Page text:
Scott said the study helps to explain a long-standing enigma: “What are the underlying causes of seasonal fluctuations in dengue incidence?” Experiments showed that mosquitoes die faster and are less susceptible to virus infection under large temperature swings, which is typical of the low dengue season, than under moderate temperature variation, which is typical of the high dengue season. In the past, researchers used only constant temperatures, not short-term fluctuations, in experimental studies.
Scott, a noted dengue expert whose goal is to save lives through research, surveillance and implementation of disease prevention strategies, has a longstanding interest in the factors that drive seasonal and annual fluctuations in diseases caused by mosquito-transmitted pathogens. “Traditional explanations for the seasonal increase in dengue are not consistent with my experience in Thailand, Peru, and Puerto Rico,” Scott said. During his post-doctoral training with professor Scott, Lambrechts performed a large experiment and then confirmed those results with a different experimental system at the Institut Pasteur where he is now setting up his own research team.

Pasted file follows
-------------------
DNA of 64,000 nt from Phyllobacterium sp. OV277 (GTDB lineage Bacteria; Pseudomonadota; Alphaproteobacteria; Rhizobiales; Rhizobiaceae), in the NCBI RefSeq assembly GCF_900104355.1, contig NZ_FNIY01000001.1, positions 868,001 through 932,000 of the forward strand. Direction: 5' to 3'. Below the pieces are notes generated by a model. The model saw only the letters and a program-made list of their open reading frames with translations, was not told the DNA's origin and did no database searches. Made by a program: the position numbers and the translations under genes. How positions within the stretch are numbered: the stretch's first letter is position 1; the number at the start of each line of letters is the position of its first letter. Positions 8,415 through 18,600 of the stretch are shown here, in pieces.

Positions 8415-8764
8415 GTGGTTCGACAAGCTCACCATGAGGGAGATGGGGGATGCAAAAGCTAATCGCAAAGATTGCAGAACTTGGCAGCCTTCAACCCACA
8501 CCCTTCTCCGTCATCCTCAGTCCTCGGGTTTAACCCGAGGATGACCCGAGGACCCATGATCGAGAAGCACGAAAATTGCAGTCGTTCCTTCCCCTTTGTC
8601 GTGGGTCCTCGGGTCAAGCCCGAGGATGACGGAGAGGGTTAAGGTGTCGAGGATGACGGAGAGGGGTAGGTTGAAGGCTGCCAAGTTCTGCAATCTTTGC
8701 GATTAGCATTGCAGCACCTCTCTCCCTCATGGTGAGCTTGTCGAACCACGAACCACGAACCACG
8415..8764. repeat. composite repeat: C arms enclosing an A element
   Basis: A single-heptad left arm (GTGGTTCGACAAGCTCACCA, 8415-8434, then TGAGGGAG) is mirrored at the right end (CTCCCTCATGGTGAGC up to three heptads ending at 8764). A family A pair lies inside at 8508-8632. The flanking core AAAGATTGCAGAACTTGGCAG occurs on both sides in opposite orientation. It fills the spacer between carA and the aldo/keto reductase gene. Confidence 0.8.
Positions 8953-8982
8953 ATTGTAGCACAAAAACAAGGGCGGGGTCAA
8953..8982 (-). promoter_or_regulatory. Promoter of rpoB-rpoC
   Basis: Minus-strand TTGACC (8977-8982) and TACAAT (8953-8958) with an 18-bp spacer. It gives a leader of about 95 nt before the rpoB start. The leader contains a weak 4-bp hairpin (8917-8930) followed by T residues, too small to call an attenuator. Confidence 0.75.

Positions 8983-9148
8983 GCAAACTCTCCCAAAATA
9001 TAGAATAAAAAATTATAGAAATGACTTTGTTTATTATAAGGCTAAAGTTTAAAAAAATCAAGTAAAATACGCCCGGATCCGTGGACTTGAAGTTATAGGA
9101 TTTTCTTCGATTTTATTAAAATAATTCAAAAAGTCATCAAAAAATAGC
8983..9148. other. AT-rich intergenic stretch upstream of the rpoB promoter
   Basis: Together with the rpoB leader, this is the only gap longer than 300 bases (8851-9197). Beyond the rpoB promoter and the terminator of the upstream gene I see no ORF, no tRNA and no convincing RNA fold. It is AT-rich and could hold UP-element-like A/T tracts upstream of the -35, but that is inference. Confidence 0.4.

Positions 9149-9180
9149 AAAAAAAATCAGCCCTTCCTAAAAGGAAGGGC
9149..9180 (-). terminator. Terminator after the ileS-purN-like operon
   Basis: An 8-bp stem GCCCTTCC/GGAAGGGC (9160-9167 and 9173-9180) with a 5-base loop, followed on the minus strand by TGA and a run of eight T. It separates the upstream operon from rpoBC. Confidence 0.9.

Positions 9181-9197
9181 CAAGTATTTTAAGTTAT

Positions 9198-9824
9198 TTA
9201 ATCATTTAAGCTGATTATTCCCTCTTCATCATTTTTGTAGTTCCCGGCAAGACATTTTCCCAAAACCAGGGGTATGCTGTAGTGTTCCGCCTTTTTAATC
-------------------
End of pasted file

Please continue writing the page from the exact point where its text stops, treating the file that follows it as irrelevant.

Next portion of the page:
More information: The PNAS-published research, titled “Impact of Daily Temperature Fluctuations on Dengue Virus Transmission by Aedes aegypti,” involved collaborations with the laboratories of Laura Kramer (Wadsworth Center, New York State Department of Health in Slingerlands, N.Y.) and Matthew Thomas (Center for Infectious Disease Dynamics, Department of Entomology at Pennsylvania State University). The paper is available at http://www.pnas.or … ull.pdf+html
New Mexico 04/19/11 daily-times.com: by Ryan Boetel – Three New Mexico pets were diagnosed with the bubonic plaguethis year, and although the same disease killed millions of Europeans in the 1300s, health officials say the bacterial disease today can be treated with antibiotics. About 10-20 Americans are diagnosed with plague each year, according to the Center for Disease Control and Prevention. Left untreated, the disease can have a 90-percent mortality rate. The survival rate is about 85 percent with antibiotics, according to the CDC.
Xenopsylla cheopis. A plague carrying flea.